mu honors Drew Hensel
Student Spotlight | Engaging in the greater Columbia community
April 2013 | honors.missouri.edu
Fall and Summer 2013
Undergraduate Essay Contest And Call for Papers
in this issue
MUServes is â€œan online database designed to link students and student organizations with service opportunities in Mid-Missouri,â€? according to the website. MUServes is one of the resources provided to students by the Office of Service-Learning. Click the logo above to access the database. Logo courtesy of MU Office of Service-Learning.
3 Announcements 5 Honors Tutorials Fall and Summer 2013
9 Student Spotlight: Drew Hensel 11 Dr. West On Public Scholarship
University of Missouri Honors College
The Honors College Newsletter Editor | Rachel Koehn Photographer | Katy Mersmann Faculty Advisor | Dr. Gregory Triplett
Cover photo courtesy of University of Missouri Honors College. mu honors | 2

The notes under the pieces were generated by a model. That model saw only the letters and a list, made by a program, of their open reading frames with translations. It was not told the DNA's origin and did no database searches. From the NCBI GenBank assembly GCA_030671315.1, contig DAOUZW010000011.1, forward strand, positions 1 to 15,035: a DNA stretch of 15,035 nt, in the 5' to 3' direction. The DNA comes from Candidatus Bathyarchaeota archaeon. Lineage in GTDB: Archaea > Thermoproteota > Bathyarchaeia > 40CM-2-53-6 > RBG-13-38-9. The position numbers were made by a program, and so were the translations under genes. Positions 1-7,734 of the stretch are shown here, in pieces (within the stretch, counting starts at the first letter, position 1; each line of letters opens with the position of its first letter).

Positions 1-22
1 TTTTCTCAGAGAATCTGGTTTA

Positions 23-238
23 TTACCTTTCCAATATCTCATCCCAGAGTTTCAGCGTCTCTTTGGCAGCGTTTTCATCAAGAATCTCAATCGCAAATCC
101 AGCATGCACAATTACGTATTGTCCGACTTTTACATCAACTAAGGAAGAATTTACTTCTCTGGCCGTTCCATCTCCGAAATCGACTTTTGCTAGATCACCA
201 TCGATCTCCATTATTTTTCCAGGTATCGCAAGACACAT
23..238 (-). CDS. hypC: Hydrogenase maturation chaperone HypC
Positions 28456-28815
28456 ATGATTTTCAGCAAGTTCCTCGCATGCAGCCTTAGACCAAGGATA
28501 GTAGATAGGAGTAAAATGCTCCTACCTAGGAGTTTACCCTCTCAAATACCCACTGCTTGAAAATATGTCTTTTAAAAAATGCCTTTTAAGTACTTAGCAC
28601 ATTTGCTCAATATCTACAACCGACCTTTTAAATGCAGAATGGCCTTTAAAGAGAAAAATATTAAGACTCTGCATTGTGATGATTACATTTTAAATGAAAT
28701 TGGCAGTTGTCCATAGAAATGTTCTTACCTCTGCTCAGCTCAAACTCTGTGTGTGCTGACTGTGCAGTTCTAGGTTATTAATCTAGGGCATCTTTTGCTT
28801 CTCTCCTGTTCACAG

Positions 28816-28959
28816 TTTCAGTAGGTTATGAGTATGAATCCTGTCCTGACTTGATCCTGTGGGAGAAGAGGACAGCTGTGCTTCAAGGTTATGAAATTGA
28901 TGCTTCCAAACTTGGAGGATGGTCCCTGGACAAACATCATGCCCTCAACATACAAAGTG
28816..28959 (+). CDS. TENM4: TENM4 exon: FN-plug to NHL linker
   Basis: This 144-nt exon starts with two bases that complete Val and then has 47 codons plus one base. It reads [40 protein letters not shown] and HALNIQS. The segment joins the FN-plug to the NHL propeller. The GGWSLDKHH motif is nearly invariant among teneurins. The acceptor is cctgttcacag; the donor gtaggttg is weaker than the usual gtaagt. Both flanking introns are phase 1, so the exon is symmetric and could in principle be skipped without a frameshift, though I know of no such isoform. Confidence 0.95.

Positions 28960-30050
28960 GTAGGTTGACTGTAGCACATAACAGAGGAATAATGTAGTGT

Announcements Fulbright Student Programs The U.S. Fulbright Programs offers a terrific opportunity for many students to receive Fulbright research/study grants in virtually any field and in about 140 nations worldwide; Fulbright English Teaching Assistantships place American college graduates in a classroom abroad to provide assistance to teachers of English to non-native English speakers and to serve as cultural ambassadors for the United States (ETAs do not have to have been education majors). The application period for awards tenable during the 2014-2015 academic year will open during the summer, and the MU campus deadline for applications will be August 30, 2013, with final submissions due in October. U.S. citizenship at the time of application is required, and students must have earned a baccalaureate degree prior to starting the grant itself. Contact the Fellowship Office for more information: Fellowships Office M128 Student Success Center 573-884-4661 Take a look at the Fulbright website: http://us.fulbrightonline.org/
Special Events for Pre-Med Students
All MU Pre-med students are invited to attend these special events!!! Announcing a Lecture and Workshop Series by Honors College Scholar in Residence Dr. Ronald Schleifer George Lynn Cross Research Professor, University of Oklahoma
“How the Experience of the Humanities Can Help Train Doctors” Friday, April 12th 11:00am Memorial Union S203 (open to all MU students and faculty)